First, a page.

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Stay here in the forest. It’s great.




That increasing rarity, the hand-drawn 2D (or 2.5D) animation, inevitably lost out in the Best Animated Feature Oscar stakes last year; only one such has won in the award’s two decades (Spirited Away). As it happens, none of that year’s nominees were standouts, but Wolfwalkers, following in the path of director Tomm Moore’s previous The Secret of the Kells and Song of the Sea, is by far the most stylistically distinct and imaginative.

Co-directed with Ross Stewart and furnished with a screenplay from Will Collins (from a story by the directors), Wolfwalkers again picks up on a thread of Irish folklore (the Werewolves of Ossory). The walkers are human while awake, but their spirits become wolves when asleep; those bitten can also become wolfwalkers, hence young Robyn (Honor Kneafsey), who falls in with feral wolfwalker Mebh (Eva Whittaker). While Mebh’s mother is in a semi-permanent lupine state, looking for a new home for her wolf pack, Robyn’s father Bill (Sean Bean), a hunter (of wolves) is oblivious of such things and in utmost denial.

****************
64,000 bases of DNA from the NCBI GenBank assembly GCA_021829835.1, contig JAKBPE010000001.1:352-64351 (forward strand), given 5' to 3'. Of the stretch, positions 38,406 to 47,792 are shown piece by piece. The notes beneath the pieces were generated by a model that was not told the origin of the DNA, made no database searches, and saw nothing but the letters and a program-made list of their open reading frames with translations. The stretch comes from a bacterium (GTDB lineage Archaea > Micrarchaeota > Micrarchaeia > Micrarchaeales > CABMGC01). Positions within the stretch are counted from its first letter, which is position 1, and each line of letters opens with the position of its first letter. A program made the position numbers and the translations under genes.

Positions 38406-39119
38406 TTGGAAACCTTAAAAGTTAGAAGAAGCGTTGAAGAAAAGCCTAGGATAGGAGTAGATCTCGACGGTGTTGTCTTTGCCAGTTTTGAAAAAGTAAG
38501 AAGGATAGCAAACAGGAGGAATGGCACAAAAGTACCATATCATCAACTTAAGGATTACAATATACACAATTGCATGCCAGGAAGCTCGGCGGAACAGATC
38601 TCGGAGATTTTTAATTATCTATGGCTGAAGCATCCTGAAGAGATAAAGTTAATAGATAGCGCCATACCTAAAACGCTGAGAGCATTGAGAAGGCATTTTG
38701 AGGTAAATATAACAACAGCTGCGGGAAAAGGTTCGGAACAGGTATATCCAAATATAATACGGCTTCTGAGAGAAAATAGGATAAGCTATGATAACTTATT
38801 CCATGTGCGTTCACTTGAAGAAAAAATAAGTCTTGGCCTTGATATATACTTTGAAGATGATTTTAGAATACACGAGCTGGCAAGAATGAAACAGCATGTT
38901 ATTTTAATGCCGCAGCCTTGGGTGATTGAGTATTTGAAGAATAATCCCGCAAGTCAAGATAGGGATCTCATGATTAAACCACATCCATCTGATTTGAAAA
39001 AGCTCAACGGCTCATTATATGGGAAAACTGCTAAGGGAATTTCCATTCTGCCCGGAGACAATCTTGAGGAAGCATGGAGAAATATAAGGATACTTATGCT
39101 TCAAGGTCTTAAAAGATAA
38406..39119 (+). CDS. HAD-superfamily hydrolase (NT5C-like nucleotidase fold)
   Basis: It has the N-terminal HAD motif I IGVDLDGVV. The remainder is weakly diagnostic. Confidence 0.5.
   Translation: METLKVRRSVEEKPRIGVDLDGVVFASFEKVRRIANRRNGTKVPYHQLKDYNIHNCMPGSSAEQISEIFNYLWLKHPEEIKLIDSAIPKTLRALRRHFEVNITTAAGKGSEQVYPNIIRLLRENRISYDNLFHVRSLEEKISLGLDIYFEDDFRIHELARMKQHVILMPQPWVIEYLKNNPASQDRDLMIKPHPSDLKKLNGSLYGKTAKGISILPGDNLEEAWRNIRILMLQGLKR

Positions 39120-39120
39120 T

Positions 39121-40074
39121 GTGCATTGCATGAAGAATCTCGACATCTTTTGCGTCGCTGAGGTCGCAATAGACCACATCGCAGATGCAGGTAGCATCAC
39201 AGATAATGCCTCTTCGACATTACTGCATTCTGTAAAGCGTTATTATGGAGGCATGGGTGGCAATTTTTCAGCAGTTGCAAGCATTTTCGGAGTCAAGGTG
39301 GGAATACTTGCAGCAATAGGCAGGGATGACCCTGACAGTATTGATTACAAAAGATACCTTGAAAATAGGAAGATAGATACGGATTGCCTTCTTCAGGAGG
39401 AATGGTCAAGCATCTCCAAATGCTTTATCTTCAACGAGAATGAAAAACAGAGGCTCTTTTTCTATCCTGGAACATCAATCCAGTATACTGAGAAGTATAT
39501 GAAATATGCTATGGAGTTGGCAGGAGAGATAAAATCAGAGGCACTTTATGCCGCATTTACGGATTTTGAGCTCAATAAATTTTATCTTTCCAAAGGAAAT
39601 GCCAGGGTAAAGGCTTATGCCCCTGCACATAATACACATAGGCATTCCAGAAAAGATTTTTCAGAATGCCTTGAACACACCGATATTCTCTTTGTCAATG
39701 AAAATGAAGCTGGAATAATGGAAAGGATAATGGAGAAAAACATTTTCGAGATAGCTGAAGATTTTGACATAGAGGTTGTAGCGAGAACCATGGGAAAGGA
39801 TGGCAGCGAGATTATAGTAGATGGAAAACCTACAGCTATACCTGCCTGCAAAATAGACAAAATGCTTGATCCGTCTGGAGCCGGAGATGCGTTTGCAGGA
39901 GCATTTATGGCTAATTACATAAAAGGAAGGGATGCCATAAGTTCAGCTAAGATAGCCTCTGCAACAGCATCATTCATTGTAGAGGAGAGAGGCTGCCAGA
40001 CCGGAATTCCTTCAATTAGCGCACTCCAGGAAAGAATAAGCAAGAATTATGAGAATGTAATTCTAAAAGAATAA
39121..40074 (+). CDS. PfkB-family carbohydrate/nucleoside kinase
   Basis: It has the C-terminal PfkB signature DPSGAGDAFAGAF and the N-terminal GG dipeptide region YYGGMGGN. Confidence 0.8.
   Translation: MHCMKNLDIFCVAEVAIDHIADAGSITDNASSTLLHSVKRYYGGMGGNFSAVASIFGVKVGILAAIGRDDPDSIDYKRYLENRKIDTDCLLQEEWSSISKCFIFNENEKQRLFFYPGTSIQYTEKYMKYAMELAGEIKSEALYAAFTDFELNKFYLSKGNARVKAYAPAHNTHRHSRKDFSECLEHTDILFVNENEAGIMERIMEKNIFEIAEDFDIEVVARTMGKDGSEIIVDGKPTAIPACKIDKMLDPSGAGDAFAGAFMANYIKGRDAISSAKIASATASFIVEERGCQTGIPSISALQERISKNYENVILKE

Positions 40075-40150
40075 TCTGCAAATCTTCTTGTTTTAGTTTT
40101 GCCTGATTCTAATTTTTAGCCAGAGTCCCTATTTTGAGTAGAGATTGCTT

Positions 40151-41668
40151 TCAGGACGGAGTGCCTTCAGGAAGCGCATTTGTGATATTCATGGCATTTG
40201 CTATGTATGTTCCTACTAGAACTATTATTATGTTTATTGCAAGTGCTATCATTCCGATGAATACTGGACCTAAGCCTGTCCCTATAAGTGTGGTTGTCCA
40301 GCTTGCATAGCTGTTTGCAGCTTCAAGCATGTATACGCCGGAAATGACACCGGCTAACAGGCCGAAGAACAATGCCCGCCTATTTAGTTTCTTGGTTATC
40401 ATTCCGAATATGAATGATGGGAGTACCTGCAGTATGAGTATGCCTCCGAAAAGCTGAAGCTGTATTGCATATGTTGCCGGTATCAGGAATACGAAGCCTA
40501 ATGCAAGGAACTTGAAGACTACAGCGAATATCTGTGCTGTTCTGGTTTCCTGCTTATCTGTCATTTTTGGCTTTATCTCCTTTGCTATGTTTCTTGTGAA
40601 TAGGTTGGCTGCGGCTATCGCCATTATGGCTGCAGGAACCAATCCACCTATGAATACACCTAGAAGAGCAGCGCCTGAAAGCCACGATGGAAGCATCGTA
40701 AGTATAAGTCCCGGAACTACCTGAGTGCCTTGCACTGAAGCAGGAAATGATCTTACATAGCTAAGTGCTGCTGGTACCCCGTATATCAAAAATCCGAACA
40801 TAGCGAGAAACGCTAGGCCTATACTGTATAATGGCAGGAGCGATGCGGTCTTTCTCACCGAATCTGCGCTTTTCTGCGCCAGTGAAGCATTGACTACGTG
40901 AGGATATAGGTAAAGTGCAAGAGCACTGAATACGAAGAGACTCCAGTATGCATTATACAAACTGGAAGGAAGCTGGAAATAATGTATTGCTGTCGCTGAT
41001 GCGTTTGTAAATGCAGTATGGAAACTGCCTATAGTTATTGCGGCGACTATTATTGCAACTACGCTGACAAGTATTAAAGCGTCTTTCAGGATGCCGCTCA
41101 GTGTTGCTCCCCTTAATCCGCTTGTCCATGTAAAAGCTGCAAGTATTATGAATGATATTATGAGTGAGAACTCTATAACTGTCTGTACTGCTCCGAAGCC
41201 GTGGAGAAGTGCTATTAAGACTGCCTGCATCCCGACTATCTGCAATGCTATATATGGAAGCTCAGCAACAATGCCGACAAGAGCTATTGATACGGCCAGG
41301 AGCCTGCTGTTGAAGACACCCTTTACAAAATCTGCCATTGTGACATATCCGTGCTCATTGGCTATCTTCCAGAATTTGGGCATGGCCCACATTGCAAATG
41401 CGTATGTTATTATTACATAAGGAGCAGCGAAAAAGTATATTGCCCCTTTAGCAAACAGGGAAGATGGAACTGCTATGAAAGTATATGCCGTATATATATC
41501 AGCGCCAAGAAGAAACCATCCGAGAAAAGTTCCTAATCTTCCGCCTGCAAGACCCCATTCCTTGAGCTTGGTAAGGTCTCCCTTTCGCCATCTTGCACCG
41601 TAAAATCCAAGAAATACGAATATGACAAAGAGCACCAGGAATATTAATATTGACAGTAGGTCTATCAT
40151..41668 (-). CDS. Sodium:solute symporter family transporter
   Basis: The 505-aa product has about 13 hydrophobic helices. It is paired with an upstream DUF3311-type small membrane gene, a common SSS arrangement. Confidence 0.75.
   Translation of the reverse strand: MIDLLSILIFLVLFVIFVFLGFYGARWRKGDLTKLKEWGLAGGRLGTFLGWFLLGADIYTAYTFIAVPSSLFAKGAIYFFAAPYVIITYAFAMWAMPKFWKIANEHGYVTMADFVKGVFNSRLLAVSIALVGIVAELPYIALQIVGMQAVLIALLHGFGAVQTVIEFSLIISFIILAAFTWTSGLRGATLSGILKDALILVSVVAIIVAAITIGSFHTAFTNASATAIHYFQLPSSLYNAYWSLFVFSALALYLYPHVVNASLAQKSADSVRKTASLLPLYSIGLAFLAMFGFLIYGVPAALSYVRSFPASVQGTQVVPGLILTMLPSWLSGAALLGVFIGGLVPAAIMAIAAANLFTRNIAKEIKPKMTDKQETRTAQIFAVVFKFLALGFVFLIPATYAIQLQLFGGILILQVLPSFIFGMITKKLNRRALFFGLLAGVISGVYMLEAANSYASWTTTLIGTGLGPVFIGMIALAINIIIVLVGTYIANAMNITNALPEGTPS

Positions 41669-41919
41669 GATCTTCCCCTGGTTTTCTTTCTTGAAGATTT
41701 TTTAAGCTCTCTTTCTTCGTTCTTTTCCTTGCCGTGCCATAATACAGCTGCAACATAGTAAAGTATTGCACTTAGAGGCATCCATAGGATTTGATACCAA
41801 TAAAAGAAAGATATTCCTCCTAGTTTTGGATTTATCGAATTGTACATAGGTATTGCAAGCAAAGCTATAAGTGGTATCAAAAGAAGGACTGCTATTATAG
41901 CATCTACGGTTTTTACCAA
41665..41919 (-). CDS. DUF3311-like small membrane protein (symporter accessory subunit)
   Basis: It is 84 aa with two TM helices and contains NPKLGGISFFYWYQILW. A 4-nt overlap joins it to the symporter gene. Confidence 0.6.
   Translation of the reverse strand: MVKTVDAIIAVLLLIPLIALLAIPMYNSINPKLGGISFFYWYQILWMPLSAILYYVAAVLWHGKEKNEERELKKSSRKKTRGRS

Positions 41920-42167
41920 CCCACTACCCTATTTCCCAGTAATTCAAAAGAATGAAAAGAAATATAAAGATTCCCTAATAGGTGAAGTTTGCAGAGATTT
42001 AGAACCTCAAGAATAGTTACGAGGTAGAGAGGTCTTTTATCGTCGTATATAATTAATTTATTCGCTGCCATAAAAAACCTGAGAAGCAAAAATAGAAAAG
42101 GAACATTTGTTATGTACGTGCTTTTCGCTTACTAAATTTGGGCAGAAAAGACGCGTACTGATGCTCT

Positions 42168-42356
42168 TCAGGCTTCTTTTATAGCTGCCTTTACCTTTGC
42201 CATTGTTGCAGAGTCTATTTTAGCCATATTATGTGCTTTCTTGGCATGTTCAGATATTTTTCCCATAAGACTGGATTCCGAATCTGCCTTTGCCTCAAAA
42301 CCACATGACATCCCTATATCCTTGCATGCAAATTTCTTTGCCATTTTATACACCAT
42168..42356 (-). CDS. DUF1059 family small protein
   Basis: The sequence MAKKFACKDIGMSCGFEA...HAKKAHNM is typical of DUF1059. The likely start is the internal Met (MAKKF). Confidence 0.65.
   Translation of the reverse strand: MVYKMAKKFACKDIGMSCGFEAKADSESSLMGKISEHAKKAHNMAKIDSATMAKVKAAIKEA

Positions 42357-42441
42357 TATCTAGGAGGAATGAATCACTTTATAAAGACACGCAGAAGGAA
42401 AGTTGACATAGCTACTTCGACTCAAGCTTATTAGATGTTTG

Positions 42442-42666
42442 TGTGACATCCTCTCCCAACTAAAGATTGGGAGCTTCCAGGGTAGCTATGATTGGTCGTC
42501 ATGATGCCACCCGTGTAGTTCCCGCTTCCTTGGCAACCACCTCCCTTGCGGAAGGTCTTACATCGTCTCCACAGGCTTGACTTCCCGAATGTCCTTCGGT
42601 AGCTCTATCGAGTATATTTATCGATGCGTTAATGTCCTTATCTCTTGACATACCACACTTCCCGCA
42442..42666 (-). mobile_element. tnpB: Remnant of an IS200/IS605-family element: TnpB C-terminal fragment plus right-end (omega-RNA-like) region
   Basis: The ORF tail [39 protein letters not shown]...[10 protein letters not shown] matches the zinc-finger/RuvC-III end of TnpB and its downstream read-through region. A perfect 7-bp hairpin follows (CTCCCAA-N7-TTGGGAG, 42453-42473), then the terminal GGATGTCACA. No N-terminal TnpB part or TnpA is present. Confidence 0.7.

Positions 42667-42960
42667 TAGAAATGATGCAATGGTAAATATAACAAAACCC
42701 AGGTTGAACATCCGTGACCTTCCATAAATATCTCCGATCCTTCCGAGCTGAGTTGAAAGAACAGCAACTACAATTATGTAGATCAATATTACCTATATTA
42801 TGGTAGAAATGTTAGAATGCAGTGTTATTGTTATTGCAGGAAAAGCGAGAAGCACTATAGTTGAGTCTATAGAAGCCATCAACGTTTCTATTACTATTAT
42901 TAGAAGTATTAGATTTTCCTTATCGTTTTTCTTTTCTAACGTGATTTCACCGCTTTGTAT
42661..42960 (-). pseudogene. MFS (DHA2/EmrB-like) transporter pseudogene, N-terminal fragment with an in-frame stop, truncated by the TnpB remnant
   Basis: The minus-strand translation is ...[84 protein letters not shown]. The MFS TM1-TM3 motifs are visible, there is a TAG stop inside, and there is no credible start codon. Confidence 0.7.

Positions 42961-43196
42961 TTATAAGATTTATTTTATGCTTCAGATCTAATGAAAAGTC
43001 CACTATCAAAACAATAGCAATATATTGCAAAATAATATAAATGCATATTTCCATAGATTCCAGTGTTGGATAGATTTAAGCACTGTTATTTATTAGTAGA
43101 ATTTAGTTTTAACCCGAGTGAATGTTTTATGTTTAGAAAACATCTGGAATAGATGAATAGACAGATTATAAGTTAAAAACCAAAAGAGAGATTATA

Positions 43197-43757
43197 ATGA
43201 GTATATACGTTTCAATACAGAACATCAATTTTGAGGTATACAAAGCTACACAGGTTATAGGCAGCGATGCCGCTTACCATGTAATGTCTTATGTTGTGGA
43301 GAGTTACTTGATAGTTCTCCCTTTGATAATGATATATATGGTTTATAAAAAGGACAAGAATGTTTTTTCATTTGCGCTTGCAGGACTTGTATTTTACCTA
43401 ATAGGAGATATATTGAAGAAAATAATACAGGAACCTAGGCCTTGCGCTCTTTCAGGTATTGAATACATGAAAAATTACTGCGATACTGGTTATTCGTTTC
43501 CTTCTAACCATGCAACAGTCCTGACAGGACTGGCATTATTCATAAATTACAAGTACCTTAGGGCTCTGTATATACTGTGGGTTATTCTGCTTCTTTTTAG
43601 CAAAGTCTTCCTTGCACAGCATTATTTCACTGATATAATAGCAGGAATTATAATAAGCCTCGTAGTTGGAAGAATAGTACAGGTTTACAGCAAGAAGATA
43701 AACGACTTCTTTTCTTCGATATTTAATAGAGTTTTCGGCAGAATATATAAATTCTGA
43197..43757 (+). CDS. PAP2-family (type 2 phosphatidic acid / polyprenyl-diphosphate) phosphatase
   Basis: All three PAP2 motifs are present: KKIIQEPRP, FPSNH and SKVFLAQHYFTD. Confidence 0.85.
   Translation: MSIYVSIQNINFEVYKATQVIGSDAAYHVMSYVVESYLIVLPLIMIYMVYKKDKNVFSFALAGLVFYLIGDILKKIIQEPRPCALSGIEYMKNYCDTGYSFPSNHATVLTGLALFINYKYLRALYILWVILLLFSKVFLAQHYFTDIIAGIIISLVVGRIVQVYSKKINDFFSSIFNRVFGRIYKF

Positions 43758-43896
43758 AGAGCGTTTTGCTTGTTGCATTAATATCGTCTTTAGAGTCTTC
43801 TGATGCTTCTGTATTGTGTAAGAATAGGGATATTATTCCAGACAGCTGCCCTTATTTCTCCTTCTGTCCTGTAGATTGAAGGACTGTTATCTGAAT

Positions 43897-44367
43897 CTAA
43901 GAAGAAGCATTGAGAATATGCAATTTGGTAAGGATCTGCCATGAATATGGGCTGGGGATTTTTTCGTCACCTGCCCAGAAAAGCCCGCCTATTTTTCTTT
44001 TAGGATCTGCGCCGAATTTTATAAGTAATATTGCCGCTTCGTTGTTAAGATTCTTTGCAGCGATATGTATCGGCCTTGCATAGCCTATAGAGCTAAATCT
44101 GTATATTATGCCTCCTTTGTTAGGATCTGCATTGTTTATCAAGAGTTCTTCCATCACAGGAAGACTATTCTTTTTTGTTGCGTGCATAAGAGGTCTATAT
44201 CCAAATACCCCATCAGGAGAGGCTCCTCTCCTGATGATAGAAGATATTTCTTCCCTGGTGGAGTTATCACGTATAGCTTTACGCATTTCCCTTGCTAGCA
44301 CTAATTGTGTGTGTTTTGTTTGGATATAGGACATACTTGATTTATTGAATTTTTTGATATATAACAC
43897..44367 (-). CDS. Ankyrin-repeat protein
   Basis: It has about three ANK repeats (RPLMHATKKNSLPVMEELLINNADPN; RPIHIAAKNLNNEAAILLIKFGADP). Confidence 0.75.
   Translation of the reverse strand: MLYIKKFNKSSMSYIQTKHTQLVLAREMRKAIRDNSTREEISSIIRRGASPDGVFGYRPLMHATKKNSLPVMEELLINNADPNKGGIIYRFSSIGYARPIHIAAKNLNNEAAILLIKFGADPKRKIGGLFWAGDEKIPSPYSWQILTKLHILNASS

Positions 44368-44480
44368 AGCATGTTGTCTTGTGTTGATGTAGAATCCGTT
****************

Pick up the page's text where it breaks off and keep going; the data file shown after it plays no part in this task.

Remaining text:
An unfortunate consequence of this is the picture’s main narrative weakness, one of endlessly recycling Robyn attempting to get her dad to listen and Sean Benn saying “No Robyn, you must stay in, it’s for your own good”. Add to the mix a Lord Protector (Simon McBurney), who comes on like Patrick Wymark in Hammer mode but making such pictures look positively inclusive by comparison – the Lord Protector’s refrain is about the Lord’s will, pagan nonsense, and an implicit desecration of nature as a threat to urban safety; all a little tiresome and unnuanced – and you have a movie in which the potential of the idea and the visuals are consistently restricted by the script.

At times, Wolfwalkers takes flight, as the subjective wolf-eye views echo the BBC adaptation of Masefield’s The Box of Delights (in which the wolves were running). There’s a sense that the Moore and Stewart are playing down to a perceived (young) audience, rather than expecting them to rise to the material’s challenge or respecting their intelligence, and one would be neglectful ignore the blunderbuss emphasis on nurturing, matriarchal nature/paganism vs restrictive, patriarchal Christianity. Ideally, kids warrant a bit more nuance to play with, but at least Wolfwalkers offers them something beyond wall-to-wall CGI.

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